6. "if I'm just a body and a brain, then probably at the end of the day drugs ... and things of that sort will be the ultimate tools to help change people" (as if, for example, if you want to reprogram a computer, then offering new data to that computer can have no effect at all on that computer's behavior)
  7. "consciousness is immaterial"
  8. "if you start with matter from the Big Bang, and all you do is rearrange it according to the laws of chemistry and physics, you're not going to be able to get a conscious rabbit out of that material hat" (as if bodies and brains are not rearrangements of matter and energy)
At the end, Moreland reveals his real agenda. He's not really interested in understanding the brain at all. What he wants is to "generate ideas that will be useful to the spread of the Gospel and the promotion of the kingdom of god". When that's the real goal, it's not surprising at all that the ideas generated are so completely incoherent and uninformed by science.


lukebarnes said...

A chance to expand on a few of your thoughts ...

1. What do mean when you say that a definition is untestable? I assume you mean that the existence of the soul is untestable.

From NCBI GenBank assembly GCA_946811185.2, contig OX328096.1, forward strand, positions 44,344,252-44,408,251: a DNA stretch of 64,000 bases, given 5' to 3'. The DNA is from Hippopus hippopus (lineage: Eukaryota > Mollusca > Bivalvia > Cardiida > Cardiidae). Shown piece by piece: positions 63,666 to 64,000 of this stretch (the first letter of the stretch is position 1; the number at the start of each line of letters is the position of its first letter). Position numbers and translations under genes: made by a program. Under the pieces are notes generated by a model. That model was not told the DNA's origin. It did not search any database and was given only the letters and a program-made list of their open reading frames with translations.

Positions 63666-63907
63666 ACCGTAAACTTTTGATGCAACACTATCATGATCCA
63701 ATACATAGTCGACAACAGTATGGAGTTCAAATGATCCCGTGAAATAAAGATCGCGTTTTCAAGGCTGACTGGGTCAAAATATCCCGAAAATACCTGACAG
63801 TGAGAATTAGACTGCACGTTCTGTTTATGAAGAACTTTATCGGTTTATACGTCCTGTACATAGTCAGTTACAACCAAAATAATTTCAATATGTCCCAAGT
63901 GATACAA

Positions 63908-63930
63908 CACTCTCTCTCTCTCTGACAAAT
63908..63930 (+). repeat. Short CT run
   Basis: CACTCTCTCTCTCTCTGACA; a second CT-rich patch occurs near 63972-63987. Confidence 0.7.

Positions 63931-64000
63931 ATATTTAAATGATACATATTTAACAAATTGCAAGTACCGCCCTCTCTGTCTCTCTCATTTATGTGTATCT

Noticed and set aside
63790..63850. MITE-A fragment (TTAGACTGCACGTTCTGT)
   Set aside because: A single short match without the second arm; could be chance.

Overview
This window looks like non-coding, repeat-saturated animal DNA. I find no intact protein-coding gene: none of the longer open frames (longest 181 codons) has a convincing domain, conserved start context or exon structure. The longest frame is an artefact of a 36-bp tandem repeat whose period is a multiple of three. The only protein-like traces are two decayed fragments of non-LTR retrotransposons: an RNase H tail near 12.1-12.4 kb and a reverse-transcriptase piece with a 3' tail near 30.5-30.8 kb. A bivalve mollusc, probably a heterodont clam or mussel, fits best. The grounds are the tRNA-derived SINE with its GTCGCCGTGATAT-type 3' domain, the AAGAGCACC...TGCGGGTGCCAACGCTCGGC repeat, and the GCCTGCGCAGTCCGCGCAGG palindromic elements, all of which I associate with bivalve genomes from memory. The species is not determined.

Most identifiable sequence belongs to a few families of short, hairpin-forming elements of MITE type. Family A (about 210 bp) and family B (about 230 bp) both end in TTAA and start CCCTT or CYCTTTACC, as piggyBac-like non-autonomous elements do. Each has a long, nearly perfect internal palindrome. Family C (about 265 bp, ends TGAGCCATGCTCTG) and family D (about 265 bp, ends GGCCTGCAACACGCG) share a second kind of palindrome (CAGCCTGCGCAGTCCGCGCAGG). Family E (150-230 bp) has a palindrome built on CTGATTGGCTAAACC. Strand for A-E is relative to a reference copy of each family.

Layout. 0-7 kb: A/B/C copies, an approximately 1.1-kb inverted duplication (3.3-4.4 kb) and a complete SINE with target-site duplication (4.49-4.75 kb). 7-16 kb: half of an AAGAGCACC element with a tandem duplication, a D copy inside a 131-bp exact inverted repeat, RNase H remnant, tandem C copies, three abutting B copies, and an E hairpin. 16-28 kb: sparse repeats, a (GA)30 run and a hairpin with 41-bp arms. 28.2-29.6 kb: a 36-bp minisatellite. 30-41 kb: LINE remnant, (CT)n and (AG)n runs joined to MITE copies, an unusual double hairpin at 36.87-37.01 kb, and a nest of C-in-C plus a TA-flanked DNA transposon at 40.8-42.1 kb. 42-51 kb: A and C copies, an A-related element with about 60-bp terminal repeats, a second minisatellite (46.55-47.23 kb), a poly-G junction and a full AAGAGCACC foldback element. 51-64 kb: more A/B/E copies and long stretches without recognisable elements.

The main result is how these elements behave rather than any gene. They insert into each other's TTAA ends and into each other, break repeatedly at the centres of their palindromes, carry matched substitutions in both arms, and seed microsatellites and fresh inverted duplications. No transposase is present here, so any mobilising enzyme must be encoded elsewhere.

2. Are you alleging that this is an oversight, or that consciousness cannot be meaningfully defined?
3. "All those sensory organs we have are, I suppose, completely irrelevant to consciousness". I could go blind, deaf, etc and still be conscious. The organs that provide sense data are one thing; the *whatever* that has conscious experiences is quite another.
4. Spot on.
5. Assuming that consciousness is a feature of minds, could a computer be conscious? Could a brain be unconscious i.e. a philosophical zombie? If not, why not? Which arrangements of matter are conscious? Which solutions of the Schrodinger equation? Which turing machines? This is hardly a solved problem.
6. Yep. Conclusion doesn't follow.
7. To be proved: to be anything is to be composed of matter. Proof: ...
8. See 5.

We don't all think about brains and consciousness in the same way that, say, an expert on automata theory does ...

Takis Konstantopoulos said...